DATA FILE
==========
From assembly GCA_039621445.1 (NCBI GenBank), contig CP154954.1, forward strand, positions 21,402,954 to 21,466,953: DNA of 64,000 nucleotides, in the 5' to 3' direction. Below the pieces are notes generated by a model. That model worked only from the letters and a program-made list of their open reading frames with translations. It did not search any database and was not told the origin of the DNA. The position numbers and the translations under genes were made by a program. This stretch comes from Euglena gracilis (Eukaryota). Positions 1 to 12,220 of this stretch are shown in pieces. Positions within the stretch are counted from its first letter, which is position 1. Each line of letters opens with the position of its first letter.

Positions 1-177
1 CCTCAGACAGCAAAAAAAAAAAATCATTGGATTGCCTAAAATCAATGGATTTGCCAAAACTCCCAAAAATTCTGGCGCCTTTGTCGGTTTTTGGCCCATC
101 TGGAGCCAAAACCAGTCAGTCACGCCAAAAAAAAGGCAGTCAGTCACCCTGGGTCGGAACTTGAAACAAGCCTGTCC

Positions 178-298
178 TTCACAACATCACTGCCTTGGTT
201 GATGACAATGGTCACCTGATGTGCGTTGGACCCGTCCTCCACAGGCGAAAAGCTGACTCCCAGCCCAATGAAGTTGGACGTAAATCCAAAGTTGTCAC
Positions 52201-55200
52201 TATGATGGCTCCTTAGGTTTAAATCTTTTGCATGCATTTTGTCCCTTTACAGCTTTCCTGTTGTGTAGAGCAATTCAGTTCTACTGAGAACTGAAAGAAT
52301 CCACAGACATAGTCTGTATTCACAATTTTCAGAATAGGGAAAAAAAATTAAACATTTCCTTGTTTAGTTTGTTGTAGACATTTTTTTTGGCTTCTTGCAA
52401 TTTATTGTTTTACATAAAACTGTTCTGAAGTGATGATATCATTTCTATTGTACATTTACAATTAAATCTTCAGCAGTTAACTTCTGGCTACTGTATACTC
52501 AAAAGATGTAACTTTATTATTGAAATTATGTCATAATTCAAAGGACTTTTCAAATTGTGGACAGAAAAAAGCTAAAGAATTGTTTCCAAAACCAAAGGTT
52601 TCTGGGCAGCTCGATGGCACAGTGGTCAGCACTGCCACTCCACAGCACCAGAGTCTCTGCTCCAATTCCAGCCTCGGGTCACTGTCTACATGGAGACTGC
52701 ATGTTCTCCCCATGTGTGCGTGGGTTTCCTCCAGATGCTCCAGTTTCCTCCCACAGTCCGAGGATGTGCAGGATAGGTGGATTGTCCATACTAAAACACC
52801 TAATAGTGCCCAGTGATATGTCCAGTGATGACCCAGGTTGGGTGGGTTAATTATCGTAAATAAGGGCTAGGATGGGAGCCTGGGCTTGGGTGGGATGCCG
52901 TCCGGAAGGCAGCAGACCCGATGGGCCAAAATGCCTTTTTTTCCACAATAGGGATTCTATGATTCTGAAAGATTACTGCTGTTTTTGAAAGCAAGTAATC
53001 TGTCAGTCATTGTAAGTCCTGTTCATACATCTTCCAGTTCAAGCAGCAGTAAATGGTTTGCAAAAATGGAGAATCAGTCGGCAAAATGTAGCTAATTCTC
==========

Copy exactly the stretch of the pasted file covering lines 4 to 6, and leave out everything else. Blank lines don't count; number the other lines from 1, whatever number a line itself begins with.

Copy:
101 TGGAGCCAAAACCAGTCAGTCACGCCAAAAAAAAGGCAGTCAGTCACCCTGGGTCGGAACTTGAAACAAGCCTGTCC

Positions 178-298
178 TTCACAACATCACTGCCTTGGTT